Top Ten Developments in Employment Law for HR Professionals in Virginia — #9
Published by Eric A. Welter on January 5, 2010
The top ten developments in employment law for HR professionals in Virginia for 2009 continues, in no particular order. Number 9: Labor-Related Stimulus Legislation and Regulations. More after the break. With the passage of the American Recovery and Reinvestment Act of 2009 (better known as the Stimulus Plan), the labor market has encountered various changes. Here […]
The top ten developments in employment law for HR professionals in Virginia for 2009 continues, in no particular order. Number 9: Labor-Related Stimulus Legislation and Regulations. More after the break.
With the passage of the American Recovery and Reinvestment Act of 2009 (better known as the Stimulus Plan), the labor market has encountered various changes. Here are a few highlights:
a. Application of Davis-Bacon Act Standards to Federally-Funded Construction Work: Federal agencies that contract for construction work using stimulus funds (whether in whole or in part) must do so in accordance with Davis-Bacon Act labor standards and wage requirements. The Davis-Bacon Act requires that federal construction contracts over $2000 contain a minimum wage provision for “all mechanics and laborers employed directly upon the site of the work.” The applicable minimum wage is the prevailing wage for the classes of laborers and mechanics that are employed on projects of a similar character to that of the contract work in the locality where it is performed. In addition, the applicable wage determination must be attached to the contract.
b. Executive Order Promotes Use of Union Contractors: President Obama issued Executive Order 13502 to promote the use of Project Labor Agreements on construction projects funded with over $25 million in government funds. Project Labor Agreements refer to pre-hire collective bargaining agreements with a labor organization. These agreements set forth the terms and conditions of employment for the project, including a requirement that contractors unionize themselves and their employees before being awarded the contract.
c. Changes to COBRA: The Consolidated Omnibus Budget Reconciliation Act (or “COBRA”) was enacted to provide health care coverage for a period of up to 18 months to employees who leave their employer either voluntarily or involuntarily. COBRA applies to private employers with 20 or more employees, so long as the employer offers a health care plan. Under the Stimulus Plan, employees who have been involuntarily terminated between September 1, 2008 and December 31, 2009, and who have an adjusted gross income of $125,000 or less ($250,000 for couples filing jointly), receive a 65% subsidy of their COBRA premiums for a period of 9 months starting in March 2009. This 9 month period does not extend the 18 month maximum coverage period under COBRA. The subsidies will be paid directly to COBRA administrators through a refundable tax credit. Employers may be required to demonstrate that certain terminations were involuntary and provide information regarding coverage levels before they receive the credit. The subsidies terminate if the employee enrolls in a new health or flexible spending account plan (except for exclusive dental, vision, or counseling services plans), becomes eligible for Medicare, or is entitled to employer on-site medical treatment. Employees are responsible for notifying employers of anything that would disqualify them from receiving the subsidy, or else be subject to penalties.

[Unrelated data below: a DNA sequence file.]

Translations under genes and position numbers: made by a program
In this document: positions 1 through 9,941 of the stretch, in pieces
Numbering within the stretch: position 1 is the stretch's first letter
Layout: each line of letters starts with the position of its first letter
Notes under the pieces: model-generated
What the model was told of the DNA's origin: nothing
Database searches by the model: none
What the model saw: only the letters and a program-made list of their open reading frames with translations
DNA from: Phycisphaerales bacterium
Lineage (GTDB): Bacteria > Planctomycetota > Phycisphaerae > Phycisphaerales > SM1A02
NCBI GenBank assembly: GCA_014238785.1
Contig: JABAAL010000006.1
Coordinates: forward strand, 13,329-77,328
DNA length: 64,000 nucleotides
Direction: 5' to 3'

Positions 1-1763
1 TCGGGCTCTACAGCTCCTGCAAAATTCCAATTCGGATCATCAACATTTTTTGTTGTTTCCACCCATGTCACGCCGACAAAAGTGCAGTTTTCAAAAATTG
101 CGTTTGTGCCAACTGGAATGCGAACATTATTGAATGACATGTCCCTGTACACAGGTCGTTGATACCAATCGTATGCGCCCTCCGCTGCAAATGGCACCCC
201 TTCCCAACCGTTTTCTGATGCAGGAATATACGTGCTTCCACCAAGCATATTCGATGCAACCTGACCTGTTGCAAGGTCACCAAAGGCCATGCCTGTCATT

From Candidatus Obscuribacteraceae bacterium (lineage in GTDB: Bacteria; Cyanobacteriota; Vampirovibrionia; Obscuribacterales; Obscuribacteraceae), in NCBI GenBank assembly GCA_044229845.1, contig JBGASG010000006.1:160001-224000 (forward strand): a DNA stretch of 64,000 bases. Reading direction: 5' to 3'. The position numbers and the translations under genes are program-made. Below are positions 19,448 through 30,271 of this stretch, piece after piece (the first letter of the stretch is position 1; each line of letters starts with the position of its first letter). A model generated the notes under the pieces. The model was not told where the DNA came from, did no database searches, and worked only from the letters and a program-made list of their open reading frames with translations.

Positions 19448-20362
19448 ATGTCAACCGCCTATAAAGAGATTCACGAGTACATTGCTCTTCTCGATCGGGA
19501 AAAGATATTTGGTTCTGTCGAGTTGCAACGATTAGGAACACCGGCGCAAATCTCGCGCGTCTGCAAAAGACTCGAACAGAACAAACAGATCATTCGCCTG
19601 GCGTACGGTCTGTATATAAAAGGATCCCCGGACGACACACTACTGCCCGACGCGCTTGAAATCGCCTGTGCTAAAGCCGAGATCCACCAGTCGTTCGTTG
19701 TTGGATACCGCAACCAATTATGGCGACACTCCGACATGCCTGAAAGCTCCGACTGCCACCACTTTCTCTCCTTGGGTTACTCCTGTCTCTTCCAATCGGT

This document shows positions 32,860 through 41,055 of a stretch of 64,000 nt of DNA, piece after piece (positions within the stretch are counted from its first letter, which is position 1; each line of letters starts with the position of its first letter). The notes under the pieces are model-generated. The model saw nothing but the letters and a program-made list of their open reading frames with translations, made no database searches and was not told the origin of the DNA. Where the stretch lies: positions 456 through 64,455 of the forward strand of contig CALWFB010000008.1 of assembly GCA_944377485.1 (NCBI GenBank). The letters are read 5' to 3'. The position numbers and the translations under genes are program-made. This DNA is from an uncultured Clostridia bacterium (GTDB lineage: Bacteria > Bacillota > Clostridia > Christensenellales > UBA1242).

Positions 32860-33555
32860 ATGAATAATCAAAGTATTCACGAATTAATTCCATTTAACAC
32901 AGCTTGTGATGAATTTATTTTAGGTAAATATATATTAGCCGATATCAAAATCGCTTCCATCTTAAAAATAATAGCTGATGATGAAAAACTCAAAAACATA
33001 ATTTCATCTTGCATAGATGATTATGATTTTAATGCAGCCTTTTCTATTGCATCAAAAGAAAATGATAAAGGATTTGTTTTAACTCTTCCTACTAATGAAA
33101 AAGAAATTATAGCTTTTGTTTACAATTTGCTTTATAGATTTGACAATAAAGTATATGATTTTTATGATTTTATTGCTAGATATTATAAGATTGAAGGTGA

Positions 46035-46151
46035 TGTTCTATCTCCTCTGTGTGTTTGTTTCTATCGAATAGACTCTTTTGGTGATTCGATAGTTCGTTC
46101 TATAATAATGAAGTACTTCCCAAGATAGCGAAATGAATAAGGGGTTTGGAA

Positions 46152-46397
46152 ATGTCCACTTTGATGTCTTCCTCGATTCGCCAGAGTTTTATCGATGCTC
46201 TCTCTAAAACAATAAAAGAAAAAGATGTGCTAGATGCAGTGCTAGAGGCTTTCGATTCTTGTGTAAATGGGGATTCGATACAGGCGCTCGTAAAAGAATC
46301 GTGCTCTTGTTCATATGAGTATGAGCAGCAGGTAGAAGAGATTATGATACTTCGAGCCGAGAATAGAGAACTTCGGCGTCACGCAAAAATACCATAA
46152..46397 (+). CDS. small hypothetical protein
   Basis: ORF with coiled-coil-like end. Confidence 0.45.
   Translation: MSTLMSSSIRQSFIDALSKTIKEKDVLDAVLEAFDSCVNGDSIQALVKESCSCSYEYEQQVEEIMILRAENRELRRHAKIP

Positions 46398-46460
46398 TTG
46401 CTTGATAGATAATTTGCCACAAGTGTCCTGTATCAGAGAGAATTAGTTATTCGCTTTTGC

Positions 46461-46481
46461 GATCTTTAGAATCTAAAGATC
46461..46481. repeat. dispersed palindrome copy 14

d. New Whistleblower Protections: The McCaskill amendment to the Stimulus Plan expands the scope of whistleblower protection to employees of private contractors and state and local governments who receive stimulus funds from the federal government. The amendment is in addition to, and not intended to preempt or limit, any state whistleblower statutes. Under the amendment, employers are prohibited from retaliating against employees who make certain disclosures concerning stimulus funds. To receive whistleblower protection, the disclosure must be made to the Recovery Accountability and Transparency Board, an inspector general, the Comptroller General, a member of Congress, a state or federal regulatory or law enforcement agency, a person with supervisory authority over the employee, a court or grand jury, or the head of a federal agency. Further, the disclosure must concern either gross mismanagement of an agency contract or grant related to stimulus funds, gross waste of stimulus funds, substantial and specific public health or safety danger related to the use or implementation of stimulus funds, abuse of authority related to the use or implementation of stimulus funds, or the violation of a law, rule, or regulation of an agency contract or grant related to stimulus funds. In addition, the employee must have a “reasonable belief” that the disclosure provides evidence of a covered issue and show that the disclosure was a “contributing factor” in the alleged retaliation. The employee may be entitled to compensatory damages, back pay, reinstatement, and attorneys’ fees. An employee’s rights and remedies under the amendment cannot be waived through any employment agreement or policy, including an arbitration agreement (unless it is part of a collective bargaining agreement). Further, employers receiving stimulus funds are required to post a notice of employees’ rights and remedies under the amendment.Topics: HR, Legislative Activity